Window tinting plays a critical role in your car’s wellbeing. It’s an excellent way of giving your auto the desired look and shield you from direct sunlight. Are you planning to ting your ride? Well, there are various window tint laws in the US. These vary between states, and you must abide by them to enhance your safety. However, this can be a challenge if you usually travel from one state to another.
Let’s begin by understanding the different terminologies used in window tinting regulations to interpret the state laws and limits better:
This means visible light transmission, and it gauges the automotive window tints. VLT is a percentage of the amount of light that gets through your car window or film. If it’s low, this translates to a darker tint.
Front-side Window Tint Level-
This is the VLT percentage that you’re allowed to use on your driver and front passenger windows. It’s higher to enhance the driver’s visibility to the outside.
Rear-side Window Tint level-
This is the VLT percentage you can use on your rear side windows. It varies between passenger and multipurpose cars.
Rear Window Tint Level-
This is the VLT level allowed for your rear window. It usually similar to the rear side window, but this may vary between states.
The regulations on tint color vary; some states have no restrictions, while others are prohibitive on specific colors or mirrored finishes.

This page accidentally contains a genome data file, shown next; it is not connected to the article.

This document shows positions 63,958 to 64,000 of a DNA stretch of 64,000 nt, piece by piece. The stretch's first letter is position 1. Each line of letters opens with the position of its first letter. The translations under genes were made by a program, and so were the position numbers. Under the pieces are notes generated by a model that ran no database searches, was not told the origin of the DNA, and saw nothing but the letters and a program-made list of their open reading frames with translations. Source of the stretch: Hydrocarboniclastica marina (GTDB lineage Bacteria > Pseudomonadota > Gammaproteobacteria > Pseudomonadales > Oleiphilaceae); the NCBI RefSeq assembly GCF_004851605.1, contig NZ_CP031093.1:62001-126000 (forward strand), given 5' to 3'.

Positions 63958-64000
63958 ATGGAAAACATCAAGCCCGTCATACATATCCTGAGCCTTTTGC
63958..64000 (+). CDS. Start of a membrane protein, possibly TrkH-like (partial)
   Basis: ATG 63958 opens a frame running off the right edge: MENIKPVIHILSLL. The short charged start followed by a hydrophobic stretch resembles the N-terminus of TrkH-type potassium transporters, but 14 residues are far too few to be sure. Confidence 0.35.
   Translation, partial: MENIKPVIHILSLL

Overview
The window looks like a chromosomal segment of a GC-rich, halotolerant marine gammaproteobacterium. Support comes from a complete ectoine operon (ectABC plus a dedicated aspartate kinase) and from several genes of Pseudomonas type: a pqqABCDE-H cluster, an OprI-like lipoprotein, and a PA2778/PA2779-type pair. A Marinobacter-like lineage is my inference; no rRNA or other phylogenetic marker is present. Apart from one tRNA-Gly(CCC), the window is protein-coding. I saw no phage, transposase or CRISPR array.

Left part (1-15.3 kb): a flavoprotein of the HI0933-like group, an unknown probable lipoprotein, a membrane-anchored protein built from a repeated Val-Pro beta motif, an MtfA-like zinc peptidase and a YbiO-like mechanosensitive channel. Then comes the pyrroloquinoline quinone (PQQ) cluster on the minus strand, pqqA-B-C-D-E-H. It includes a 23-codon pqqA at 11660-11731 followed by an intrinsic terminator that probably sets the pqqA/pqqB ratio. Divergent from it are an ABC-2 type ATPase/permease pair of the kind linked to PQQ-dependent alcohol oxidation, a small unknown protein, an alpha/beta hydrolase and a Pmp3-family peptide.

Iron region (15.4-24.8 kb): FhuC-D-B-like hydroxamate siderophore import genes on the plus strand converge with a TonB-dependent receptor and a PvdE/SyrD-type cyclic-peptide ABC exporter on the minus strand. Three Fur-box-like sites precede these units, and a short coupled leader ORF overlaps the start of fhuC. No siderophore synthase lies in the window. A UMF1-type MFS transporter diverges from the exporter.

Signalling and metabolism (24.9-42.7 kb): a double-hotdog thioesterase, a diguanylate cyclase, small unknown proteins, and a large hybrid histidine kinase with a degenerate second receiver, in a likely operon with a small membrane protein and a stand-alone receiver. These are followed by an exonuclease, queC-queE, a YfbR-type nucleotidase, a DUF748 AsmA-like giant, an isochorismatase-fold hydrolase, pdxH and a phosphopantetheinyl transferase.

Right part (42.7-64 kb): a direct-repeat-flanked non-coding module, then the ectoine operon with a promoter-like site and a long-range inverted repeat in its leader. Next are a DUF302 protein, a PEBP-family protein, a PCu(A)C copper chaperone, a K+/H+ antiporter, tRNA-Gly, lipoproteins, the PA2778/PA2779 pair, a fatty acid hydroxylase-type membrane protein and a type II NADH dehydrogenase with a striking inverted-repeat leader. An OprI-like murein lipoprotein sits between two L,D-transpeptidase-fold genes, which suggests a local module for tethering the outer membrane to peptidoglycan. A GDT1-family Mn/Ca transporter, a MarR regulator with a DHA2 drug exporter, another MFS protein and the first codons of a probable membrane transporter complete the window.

No state allows windshield tinting. However, you can add some stickers on the top of the windshield in some states.
This is a line on the windshield that runs parallel to the top. It’s clear as glass, meaning that your windshield isn’t tinted.
Color& Types of tint
In some states, tint laws are less stringent and don’t go into much detail about the tint color. The less strict states allow a car tint legal limit of about 30% VLT levels, and most of the 50 states fall in this cluster. On the other hand, the middle-ground states allow a range of 30%-70% VLT level. These include;
- Minnesota and more
There are also stricter states that require 70% VLT on the front or rear side windows or both.
- Rhode Island
- New York
- Washington DC
- New Jersey
- New Hampshire
Among these states, Illinois and Texas have the most stringent car tint requirements.
Are there any Exceptions?
Of course, yes! Most states offer exceptions for medical reasons. If you suffer from light sensitivity due to some illness, you can apply for a darker tint than the specified levels. But, you’ll have to carry a doctor’s note in your car always.
The Bottom Line
The degree to how much you can tint your car windows varies from one state to another. Some states are less strict than others. But, if you plan to tint your car, inquire about the rules from the state government to avoid falling into the wrong hands of the law.